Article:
An assiduous approach, backed by astute decision-making, has helped the government set the agenda for economic revival. And changes may just be beginning to trickle in! The market sentiment is showing positivity and the Sensex has shown ‘record-growth’
First a below par monsoon would definitely have implications on national food security, inflation, rural employment, purchasing power etc. Second, the continued uncertainties in Iran are shadowing petrol subsidies. Besides, unattended debt, draining treasury, subsidies spread too thin, and dilapidated growth have added up into challenging roadblocks, writes N.K Singh.
Considering the challenges and the fact that it is a short-term budget of seven months, the government should attend the most pressing issues, like reviving the saving and investment cycle, upfront. Impending debts, depleting revenues, spiking expenditures, and sluggish export are some persistent concerns which will be detrimental to the economy in long term. So, a balanced approach to combat these issues and restructure the economy has got to be devised.
The revival of the Public Sector is long overdue and seeks massive reforms. Public Expenditure Policy needs revamping to bring the expenses under reasonable norms. Further allotment of fresh and larger funds is not a solution, but root level weeding is required. Pending projects which are proliferating in net expense should be finalized and transparency in systems should be maintained to promote Public Sector investment, an imperative for development.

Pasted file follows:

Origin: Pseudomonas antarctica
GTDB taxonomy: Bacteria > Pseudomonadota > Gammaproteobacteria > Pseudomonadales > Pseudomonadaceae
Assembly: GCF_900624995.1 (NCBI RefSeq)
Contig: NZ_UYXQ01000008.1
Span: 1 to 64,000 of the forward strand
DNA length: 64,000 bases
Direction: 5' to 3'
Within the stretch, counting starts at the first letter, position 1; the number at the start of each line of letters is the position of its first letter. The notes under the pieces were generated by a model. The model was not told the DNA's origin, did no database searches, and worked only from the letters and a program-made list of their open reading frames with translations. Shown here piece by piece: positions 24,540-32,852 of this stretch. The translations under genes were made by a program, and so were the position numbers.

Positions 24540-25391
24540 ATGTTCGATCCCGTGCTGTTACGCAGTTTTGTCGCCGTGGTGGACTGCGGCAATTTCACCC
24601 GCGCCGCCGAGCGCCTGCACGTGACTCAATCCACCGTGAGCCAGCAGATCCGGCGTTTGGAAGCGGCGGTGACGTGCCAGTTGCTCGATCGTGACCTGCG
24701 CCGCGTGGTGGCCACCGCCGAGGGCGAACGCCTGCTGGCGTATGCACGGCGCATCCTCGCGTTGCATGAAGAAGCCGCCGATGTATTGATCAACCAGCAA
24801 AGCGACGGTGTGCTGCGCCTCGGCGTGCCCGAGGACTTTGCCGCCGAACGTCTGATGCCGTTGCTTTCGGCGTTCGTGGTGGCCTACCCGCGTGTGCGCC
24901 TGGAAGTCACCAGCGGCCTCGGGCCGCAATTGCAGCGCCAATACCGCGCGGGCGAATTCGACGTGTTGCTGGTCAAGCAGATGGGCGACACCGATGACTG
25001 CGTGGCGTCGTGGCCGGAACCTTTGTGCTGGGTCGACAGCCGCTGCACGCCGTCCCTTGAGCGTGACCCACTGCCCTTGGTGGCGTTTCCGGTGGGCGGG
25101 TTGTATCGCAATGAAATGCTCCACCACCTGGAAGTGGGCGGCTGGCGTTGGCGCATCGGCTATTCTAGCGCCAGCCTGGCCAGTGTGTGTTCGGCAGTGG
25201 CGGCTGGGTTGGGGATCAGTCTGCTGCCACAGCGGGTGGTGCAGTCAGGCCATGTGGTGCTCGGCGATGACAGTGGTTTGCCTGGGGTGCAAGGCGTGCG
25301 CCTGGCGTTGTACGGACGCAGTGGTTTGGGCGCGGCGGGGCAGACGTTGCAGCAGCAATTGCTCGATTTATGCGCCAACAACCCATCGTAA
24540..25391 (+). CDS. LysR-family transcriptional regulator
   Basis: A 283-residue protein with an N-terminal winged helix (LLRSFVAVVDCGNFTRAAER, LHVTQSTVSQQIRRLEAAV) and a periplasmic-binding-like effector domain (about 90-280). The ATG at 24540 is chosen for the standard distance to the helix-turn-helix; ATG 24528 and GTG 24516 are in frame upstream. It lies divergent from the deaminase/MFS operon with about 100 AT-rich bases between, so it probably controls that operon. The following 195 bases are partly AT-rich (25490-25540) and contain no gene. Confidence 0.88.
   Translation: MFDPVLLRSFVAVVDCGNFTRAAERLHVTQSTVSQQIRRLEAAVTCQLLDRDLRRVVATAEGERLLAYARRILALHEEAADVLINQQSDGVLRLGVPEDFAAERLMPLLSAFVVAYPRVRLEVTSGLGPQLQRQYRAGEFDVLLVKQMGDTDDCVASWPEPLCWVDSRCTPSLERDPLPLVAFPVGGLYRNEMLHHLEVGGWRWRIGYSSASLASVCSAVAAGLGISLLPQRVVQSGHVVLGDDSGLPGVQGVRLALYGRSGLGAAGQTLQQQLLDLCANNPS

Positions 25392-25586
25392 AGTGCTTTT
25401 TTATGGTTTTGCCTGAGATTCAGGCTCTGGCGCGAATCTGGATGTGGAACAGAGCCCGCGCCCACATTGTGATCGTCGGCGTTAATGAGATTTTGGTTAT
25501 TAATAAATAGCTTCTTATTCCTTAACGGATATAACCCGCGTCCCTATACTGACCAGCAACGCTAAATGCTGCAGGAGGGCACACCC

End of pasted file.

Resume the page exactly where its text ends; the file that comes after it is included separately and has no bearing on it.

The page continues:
Revenue and tax administration should be improved in a way to cater to general sentiment while maintaining revenues. The apprehensions about whether the budget is applicable from the start of this fiscal year or will take effect from now should be resolved at the soonest.
A definite timeline to put GST into effect is a must. Also, all sides should be consulted over Direct Tax Code. Income tax slabs should also be redefined considering inflation and the common man.
Ownership laws should be reoriented to ensure maximum reach and effect so that they protect rights of the needy. Labour laws, food security bill, Mahatma Gandhi National Rural Employment Guarantee act etc. should be restructured to minimize loopholes.
Nand Kishore Singh writes Budget 2014 is not linear. It has its complexities and challenges. Beyond the accounting of expense and revenue, critical balance should be maintained between priorities and options. The Finance Minister is faced with limited alternatives and an expanse of challenges, but hopefully, he would come across with an offering favourable for all.